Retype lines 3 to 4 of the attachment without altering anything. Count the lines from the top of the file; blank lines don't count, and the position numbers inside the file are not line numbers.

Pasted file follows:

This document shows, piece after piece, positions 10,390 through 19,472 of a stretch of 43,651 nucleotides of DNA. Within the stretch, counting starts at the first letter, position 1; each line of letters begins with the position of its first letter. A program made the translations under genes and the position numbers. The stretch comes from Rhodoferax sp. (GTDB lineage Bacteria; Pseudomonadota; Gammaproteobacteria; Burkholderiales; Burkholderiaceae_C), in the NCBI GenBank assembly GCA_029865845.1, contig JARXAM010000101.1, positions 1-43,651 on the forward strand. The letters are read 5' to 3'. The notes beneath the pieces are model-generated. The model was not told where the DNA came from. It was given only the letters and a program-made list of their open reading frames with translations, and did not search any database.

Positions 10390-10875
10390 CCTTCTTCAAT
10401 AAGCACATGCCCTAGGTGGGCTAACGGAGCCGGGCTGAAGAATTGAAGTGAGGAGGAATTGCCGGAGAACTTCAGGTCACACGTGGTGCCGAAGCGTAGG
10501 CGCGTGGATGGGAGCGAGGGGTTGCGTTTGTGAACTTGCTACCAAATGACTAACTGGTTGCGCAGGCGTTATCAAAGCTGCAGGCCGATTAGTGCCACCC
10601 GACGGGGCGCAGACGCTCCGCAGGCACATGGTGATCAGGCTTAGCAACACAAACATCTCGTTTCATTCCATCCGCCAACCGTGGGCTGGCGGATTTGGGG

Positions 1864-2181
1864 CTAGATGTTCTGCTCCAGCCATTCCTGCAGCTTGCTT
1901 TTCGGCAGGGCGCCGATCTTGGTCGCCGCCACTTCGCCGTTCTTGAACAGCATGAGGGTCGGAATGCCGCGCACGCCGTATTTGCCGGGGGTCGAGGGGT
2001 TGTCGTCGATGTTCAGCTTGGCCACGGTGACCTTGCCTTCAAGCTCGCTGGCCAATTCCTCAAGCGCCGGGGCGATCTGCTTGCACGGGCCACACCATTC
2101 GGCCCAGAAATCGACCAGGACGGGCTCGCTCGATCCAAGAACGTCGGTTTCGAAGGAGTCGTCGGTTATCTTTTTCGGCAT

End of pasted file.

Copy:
10390 CCTTCTTCAAT
10401 AAGCACATGCCCTAGGTGGGCTAACGGAGCCGGGCTGAAGAATTGAAGTGAGGAGGAATTGCCGGAGAACTTCAGGTCACACGTGGTGCCGAAGCGTAGG